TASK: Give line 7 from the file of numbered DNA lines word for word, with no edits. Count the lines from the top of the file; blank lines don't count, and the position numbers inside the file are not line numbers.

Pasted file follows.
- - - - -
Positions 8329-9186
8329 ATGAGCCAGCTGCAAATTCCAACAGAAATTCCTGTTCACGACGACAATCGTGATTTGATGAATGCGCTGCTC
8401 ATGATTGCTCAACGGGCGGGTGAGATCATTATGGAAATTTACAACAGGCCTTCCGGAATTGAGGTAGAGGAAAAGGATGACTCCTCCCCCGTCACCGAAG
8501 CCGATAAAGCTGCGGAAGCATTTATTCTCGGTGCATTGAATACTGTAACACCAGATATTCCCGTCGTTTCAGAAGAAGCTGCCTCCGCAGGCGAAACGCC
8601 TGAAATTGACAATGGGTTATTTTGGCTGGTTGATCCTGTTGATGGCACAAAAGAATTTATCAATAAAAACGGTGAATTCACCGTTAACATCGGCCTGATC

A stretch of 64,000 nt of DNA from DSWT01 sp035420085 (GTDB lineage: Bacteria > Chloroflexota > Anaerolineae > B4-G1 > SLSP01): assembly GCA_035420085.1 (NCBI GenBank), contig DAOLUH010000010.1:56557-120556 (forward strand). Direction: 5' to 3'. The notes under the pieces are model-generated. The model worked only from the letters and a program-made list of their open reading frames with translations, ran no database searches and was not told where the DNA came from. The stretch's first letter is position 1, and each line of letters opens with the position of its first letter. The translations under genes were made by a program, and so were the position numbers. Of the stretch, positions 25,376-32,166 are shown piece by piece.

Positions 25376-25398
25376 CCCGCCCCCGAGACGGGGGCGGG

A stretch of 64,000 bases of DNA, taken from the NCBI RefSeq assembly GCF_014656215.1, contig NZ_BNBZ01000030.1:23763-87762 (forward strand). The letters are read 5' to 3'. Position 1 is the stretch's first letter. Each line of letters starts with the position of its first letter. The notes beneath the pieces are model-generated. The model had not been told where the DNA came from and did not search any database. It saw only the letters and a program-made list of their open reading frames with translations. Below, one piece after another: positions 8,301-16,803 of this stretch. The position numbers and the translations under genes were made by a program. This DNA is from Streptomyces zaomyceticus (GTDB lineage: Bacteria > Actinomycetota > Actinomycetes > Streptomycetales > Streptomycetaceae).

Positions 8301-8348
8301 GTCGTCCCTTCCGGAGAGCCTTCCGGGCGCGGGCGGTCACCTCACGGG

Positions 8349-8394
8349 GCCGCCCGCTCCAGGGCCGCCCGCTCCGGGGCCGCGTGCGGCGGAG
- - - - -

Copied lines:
Positions 25376-25398